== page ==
Document Type

Journal Article

Publication Title

Australasian Journal on Ageing




School of Nursing and Midwifery





Hanjani, L. S., Fox, S., Hubbard, R. E., Gordon, E., Reid, N., Hilmer, S. N., . . . Young, A. (2023). Frailty knowledge, training and barriers to frailty management: A national cross-sectional survey of health professionals in Australia. Australasian Journal on Ageing. Advance online publication.


Objective(s): To understand Australian health professionals' perceptions of their knowledge and previous training about frailty, as well as barriers to frailty assessment and management in their practice. Methods: A cross-sectional online survey was developed and distributed to health professionals (medical, nursing and allied health) engaged in clinical practice in Australia through convenience and snowball sampling techniques from March to May 2022. The survey consisted of five sections: frailty training and knowledge; confidence in recognising and managing adults with frailty; the importance and relevance of frailty; barriers to assessing and managing frailty in practice; and interest in further frailty training. Responses were analysed using descriptive statistics. Results: The survey was taken by 736 health professionals. Less than half of respondents (44%, 321/733) reported receiving any training on frailty, with 14% (105/733) receiving training specifically focussed on frailty. Most respondents (78%, 556/712) reported ‘good’ or ‘fair’ understanding of frailty. The majority (64%, 448/694) reported being ‘fairly’ or ‘somewhat’ confident with identifying frailty. Almost all respondents ( > 90%) recognised frailty as having an important impact on outcomes and believed that there are beneficial interventions for frailty. Commonly reported barriers to frailty assessment in practice included ‘lack of defined protocol for managing frailty’ and ‘lack of consensus about which frailty assessment tool to use’. Most respondents (88%, 521/595) were interested in receiving further education on frailty, with a high preference for online training. Conclusions: The findings suggest frailty is important to health professionals in Australia, and there is a need for and interest in further frailty education.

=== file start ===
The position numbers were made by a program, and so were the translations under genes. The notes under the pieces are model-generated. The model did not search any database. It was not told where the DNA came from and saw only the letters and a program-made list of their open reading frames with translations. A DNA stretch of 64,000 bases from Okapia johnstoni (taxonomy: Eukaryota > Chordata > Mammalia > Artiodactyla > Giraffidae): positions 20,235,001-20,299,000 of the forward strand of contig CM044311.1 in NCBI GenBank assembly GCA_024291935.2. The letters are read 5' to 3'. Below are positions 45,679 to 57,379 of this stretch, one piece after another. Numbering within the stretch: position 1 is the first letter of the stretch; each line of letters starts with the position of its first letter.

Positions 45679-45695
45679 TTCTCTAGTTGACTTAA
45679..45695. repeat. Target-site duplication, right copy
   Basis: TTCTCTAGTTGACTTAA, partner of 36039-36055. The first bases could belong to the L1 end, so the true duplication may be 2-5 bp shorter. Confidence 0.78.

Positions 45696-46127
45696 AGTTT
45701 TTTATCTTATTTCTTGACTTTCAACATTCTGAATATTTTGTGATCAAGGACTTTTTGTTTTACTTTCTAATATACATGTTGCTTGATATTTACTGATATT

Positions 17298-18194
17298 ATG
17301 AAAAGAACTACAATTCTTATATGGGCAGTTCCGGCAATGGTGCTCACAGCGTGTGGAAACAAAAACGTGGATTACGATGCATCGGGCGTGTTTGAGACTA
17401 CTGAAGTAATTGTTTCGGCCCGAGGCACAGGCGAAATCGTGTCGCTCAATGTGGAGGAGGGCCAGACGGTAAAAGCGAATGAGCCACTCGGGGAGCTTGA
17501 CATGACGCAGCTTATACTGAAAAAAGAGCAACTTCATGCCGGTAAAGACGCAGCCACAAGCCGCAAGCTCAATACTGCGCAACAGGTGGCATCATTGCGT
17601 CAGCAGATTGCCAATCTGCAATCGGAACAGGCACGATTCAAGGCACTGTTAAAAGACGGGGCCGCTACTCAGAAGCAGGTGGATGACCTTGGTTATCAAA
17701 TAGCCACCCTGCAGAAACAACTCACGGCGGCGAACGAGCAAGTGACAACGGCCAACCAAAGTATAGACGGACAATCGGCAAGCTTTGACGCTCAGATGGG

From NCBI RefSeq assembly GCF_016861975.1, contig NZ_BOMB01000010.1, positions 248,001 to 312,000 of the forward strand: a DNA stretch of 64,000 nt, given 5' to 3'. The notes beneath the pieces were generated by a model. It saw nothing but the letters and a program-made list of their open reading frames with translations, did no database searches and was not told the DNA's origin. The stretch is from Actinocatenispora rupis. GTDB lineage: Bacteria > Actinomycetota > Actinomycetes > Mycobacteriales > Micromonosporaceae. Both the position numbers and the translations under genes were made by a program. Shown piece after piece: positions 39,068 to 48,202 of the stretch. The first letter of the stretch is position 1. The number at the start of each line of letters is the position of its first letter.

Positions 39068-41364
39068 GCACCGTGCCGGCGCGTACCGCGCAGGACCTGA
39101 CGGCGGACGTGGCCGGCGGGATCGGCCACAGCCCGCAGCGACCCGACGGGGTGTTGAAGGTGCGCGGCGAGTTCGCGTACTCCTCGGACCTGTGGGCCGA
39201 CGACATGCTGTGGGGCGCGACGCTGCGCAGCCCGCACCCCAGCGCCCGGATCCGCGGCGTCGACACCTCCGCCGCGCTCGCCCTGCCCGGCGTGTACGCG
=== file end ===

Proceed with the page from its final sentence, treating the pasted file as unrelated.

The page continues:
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Creative Commons Attribution 4.0 License
This work is licensed under a Creative Commons Attribution 4.0 License.